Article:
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   captben
Just emailed you the photo. Sorry it isn't better quality.
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a kayak does not belong in the gulf PERIOD..
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'a kayak does not belong in the gulf PERIOD..'

That is your opinion and you are entitled to it.

However, I have safely kayaked the Gulf and several oceans. Proper precautions must always be taken and certainly only done in favorable conditions.

Who makes the rules on what size boat can be in what waters? Is a 20 foot boat too small to be in the Gulf? 22 foot?, etc.

This was a tragic situation and we don't and may never know all of the circumstances.

The one thing it does is to remind everyone to take proper precautions no matter your vessel type or where you're fishing.

I will continue to 'yak in any waters where I can safely do so.
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some people have venomous snakes as pets , some dive with great whites , some say neither is a smart thing to do , I say what ever floats your boat ----
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   Thinline
Fellow sportsmen, I have been following the post by Chris since day one and now will chime in a bit. There are many good points,speculations and opinions shared surrounding this tragic event involving Eric.
However, I am of my own opinion that we are now reminded as individuals how quickly our own and the lives of others can change due to decisions right or wrong that are made individually. We realize that decisions made on a trip a week ago today may have been better for a SOLO Yaker that had the sport running wild in his veins and anyone who shares the sport understands the passion it brings.
I now will make a plea to all to start another post if needed to opinionate on Erics trip and what we should do regarding personal safety and decision making while kayaking or what the persons involved with searching could have done better.
I do not know him, his friends or his family but can only imagine they may be visiting this post regularly hanging onto hope for new information of any type regarding this trip. To see his photo doing exactly what he wanted should be enough for all of us sharing the sport.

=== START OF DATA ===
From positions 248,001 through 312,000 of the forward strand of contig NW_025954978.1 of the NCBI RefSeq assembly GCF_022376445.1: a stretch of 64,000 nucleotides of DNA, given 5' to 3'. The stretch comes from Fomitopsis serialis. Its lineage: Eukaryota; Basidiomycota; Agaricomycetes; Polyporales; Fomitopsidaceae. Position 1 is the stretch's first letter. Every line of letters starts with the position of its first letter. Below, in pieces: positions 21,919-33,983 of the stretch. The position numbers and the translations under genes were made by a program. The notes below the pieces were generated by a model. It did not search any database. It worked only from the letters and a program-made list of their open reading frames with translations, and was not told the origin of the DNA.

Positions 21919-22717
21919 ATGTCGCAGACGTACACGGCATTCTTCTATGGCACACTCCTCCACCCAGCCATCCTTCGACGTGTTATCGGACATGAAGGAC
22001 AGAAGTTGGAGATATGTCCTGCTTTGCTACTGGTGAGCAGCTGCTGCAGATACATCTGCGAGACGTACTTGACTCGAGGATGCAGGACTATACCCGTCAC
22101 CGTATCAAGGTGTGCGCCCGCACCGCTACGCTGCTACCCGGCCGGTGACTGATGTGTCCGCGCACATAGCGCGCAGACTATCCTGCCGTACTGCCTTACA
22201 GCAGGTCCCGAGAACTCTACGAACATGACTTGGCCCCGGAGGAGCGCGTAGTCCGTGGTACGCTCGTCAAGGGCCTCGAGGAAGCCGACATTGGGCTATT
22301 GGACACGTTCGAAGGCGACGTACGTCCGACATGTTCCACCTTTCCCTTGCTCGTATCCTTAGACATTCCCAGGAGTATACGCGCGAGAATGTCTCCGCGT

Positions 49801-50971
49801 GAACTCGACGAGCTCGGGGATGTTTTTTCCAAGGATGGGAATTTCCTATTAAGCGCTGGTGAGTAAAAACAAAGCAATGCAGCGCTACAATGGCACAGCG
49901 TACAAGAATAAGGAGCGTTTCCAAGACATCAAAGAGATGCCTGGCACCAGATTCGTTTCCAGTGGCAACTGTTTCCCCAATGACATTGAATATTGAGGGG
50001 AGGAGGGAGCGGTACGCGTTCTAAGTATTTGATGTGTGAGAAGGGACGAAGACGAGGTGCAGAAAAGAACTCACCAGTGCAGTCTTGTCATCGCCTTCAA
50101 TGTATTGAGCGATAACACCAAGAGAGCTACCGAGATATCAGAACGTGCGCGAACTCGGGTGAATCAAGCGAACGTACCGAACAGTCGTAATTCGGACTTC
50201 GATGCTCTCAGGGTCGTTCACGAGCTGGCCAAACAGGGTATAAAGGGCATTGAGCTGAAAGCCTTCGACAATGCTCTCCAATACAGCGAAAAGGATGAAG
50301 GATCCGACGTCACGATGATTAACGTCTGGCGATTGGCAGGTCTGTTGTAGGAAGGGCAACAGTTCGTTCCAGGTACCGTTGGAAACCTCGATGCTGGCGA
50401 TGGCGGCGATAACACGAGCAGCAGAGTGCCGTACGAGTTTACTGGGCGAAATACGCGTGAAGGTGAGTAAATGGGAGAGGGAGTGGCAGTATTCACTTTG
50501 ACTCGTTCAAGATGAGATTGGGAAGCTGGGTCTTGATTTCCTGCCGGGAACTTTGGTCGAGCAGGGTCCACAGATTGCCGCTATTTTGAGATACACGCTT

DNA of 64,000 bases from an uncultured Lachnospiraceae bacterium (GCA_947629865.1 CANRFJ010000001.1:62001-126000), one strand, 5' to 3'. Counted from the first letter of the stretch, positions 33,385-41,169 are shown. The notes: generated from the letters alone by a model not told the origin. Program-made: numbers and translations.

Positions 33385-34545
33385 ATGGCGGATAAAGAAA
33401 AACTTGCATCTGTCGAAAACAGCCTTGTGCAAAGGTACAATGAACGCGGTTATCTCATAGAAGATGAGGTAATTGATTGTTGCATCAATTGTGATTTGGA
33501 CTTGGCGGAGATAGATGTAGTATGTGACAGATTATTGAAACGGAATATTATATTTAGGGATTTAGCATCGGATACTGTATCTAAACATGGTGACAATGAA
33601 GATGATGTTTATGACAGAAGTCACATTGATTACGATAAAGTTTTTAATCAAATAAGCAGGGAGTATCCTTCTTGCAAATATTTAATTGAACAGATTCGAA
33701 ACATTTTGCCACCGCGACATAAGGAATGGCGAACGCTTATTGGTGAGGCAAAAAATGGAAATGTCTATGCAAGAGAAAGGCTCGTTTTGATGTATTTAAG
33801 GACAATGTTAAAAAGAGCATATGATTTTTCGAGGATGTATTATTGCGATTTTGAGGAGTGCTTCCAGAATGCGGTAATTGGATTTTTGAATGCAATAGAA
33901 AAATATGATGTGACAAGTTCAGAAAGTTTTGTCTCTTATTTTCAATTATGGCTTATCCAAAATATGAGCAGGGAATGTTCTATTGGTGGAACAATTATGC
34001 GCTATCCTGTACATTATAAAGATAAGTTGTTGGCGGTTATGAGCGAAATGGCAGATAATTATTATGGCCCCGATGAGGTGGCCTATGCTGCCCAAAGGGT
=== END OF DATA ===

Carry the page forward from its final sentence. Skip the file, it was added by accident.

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   cochranx3
Again, I would like to say thank you for all of the nice posts. I have also unfortunately seen all of the people's posts ...perhaps without thinking of the family and friends off the person lost. You never know who will be reading what you write. Please remember that we are grieving and have lost someone special. Also, accidents can happen in an instant and this was exactly that...an accident. We can only hope that someone will possibly learn from this accident and our loss. Thank you again for all of the thoughts and prayers.
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   cochranx3
I would personally like to say thank you to 'Thinline'. We truly appreciate the support and understanding!!
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   Thinline
Our Prayers to family and friends for strength and closure to your ordeal. Eric has brought new understanding and awareness to many!
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I have been reading this as new posts are made. I can only say one thing with any degree of certainty. How would the posts look if he had been found on a rig somewhere? Would he be hailed as a brave man that overcame the odds and used quick thinking to swim to a rig and endure the elements until help arrived? The truth is, nobody but Eric and the good Lord know what happened that day. He was doing something he loved to do. He declined help because he felt he had control of his situation.The elements of nature are powerful and breath-taking.Eric's love of the sport and adventure drove him and the people making comments should perhaps not pass judgment on him for doing what he did. I can only say that my prayers are with his family during this difficult time. I pray that this situation reminds us all to live each day as if it were our last. Be wise and be prepared when you take your next adventure. And no matter what adventure it is,do it with passion and be safe. God bless Eric and his family.
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Thank you Chris for reporting this. I knew Eryk for 10+ years. I served 5 of those with him on a sub out of Georgia. Second off for the idiot who calls himself family of 'Eric' your sick for even trying to weasel your way in to a sad and horrible situation. I have friends all over the US asking me about whats going on and I find these forums where idiots like you want a quick laugh. Thanks for making a horrible situation even worse.
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After reading that Eryk served our country on a sub for 5 years, it made perfect sense of his love for the sea. A heartfelt 'thank you' for serving our country and my last words on this topic is that Erik's family and friends are all in my prayers. I pray God provides comfort during this very difficult time. God bless.
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Thoughts and prayers for the family, his friends and Eryk. So sad to lose one of our Sportsman brothers.
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   Neck Shot
Just curious if there is any new information.
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The search was suspended last Friday and there has been no new news.